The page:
The difference in between the two experiments (post- minus pre- ) over the North Atlantic is shown in Figure 5. The difference has a large negative amplitude over the North Atlantic. The interpretation is that the removal of the Hudson Bay ice dome augmented the stationary wave in the vicinity of the North Atlantic. The amplitude of the change is significant, reaching more than 30% of the pre-Heinrich-event stationary-wave amplitude. The magnitude of this effect can be appreciated through changes in the model’s time-averaged temperatures, which indicate a 4°C cooling over much of the North Atlantic (Fig. 6).

Fig. 5. Difference in between the pre-Heinrich-event experiment and the post-Heinrich-event experiment (Fig. 4 minus Fig. 3). Contour intervals are 2 × 106 m2 s−1.

Fig. 6. Difference in column-averaged temperatures between the pre-Heinrich-event experiment and the post-Heinrich-event experiment (post-Heinrich-event temperature field minus pre-Heinrich-event temperature field). Contour intervals are 2°C

Discussion

The results are surprising since the removal of some of the mass of the Laurentide ice sheet led to further cooling over the North Atlantic. This result suggests that stationary wave contributions from different sections of the Laurentide ice sheet were adding together destructively, or were being controlled by nonlinear terms. Stationary wave theory is limited and does not offer much intuition into this model observation. One expects from linear-geostrophic theory applicable to a single-layer constant-density atmosphere that the amplitude of a topographically forced stationary wave should be related to the topography’s volume. Decreasing a mountain’s volume should lead to a smaller stationary wave. The results of this paper’s simulations demonstrate the opposite. However, this may be because the longitudinal extent of the Laurentide ice sheet is sufficiently long to be comparable to the stationary wavelength where destructive interference, in the sense of linearized single-layer models, may be important. The stationary waves of a two-layer model might be entirely different, since stationary waves only exist as a time-averaged statistic. Further tests are needed to determine the mechanism(s) behind the model’s results, including an investigation into the idea of destructive interference of stationary waves by conducting a series of simulations with idealized topography with simple geometries. Both single-layer and two-layer model experiments with idealized topography should be illustrative of how stationary waves from different wave sources interact.

The two-layer model results suggest the Laurentide ice sheet’s altered topography could be reflected in the geologic record. However, since no attempt has yet been made to reveal why these results have arisen, some caution should still be exercised. The results might be an artifact of unrealistic model performance.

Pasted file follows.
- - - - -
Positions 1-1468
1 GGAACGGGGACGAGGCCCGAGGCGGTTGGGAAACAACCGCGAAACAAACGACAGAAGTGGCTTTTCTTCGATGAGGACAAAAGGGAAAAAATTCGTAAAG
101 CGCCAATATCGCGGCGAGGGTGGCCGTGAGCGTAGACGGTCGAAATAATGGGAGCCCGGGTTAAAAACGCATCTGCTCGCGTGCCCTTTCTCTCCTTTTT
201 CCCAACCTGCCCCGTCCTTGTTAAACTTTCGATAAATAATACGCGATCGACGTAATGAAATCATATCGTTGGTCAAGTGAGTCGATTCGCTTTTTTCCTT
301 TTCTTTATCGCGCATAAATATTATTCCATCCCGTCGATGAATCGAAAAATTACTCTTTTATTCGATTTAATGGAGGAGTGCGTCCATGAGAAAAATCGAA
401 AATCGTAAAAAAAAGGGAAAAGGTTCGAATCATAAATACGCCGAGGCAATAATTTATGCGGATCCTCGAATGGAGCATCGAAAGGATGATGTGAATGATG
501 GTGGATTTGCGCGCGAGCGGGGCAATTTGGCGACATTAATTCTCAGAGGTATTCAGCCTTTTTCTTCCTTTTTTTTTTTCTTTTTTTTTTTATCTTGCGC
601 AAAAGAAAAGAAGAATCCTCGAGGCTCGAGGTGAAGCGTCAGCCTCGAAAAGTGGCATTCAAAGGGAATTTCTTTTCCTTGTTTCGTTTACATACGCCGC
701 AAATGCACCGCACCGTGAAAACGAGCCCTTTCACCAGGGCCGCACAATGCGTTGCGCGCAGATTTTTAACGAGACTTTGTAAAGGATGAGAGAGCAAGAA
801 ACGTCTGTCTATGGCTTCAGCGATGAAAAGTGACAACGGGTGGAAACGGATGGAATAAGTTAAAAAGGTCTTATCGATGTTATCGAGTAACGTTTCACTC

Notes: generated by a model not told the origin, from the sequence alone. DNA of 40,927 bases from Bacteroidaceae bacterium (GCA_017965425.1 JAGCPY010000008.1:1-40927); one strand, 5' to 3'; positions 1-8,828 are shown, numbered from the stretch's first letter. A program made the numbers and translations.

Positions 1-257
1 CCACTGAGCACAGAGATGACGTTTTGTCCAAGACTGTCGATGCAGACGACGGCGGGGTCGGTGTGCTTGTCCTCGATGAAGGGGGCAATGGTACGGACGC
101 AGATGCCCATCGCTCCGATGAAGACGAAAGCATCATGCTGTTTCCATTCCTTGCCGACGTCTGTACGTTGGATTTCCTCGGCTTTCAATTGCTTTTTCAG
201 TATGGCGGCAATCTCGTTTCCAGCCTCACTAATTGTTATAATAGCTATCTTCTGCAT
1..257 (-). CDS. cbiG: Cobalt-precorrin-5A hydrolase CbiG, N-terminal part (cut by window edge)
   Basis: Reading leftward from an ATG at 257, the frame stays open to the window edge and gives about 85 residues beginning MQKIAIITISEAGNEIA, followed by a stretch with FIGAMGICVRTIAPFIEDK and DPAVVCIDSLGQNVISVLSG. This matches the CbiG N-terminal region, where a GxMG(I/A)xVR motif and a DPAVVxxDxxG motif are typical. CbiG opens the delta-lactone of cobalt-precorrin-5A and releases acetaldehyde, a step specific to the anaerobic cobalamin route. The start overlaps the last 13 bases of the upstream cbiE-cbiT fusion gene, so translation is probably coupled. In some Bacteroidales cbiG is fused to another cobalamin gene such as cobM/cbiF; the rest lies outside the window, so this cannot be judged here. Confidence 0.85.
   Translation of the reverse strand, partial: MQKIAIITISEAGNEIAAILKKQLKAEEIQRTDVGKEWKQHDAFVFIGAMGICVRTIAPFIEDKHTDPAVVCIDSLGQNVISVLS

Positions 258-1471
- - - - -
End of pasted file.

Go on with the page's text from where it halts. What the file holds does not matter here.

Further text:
A possible extension of the Heinrich-event experiment is to explore the sensitivity of the stationary wave field to other sections of the ice sheet. One possibility is to investigate the influence of an ice dome over the eastern edge of the Canadian continental shelf, the portion in close association with Cabot Strait, to see if variable topography there would leave its own climate signature.

Conclusion

A two-layer model of atmospheric circulation has been used to evaluate the change due to the collapse of the Hudson Bay ice dome. The model shows a counter-intuitive result in that the amplitude of the ice-sheet forced stationary wave is increased by the removal of the Hudson Bay ice dome. The size of the change is large enough to show up in the geologic record. This result is relevant to the interpretation of climate records of the last ice age, and also implies that it may be possible to obtain more detailed information about ice-sheet topography from alternate climate proxy data sources. However, the results of this experiment are only preliminary and await further validation.

Acknowledgements

I thank D. MacAyeal, N. Nakamura and R. Pierrehumbert for their continuing guidance on model development and model interpretation. I also thank R. Saravanan for his suggestion on how to remedy the development of super-rotation in the model. This research was supported by NSF Grant OPP-9321457 and the computing resources of NCAR under the SCD project number 35061051.

References

Alley, R.B. and MacAycal, D.R. 1994. Ice-rafted debris associated with binge/purge oscillations of the Laurentide ice sheet. Paleoceanography, 9(4), 503511.
MacAyeal, D.R. 1993a. Binge/purge osillations of the Laurentide ice sheet as a cause of the North Atlantic’s Heinrich events. Paleoceanography, 8(6), 775784.
MacAyeal, D.R. 1993b. A low-order model of the Heinrich event cycle. Paleoceanography, 8(6),767–773.
Peltier, W.R. 1994. Ice age paleotopography. Science, 265(5169), 195201.
Saravanan, R. 1993. Equational superrotation and maintenance of the general circulation in two-levels models. J. Atmos. Sci., 50(9), 12111227.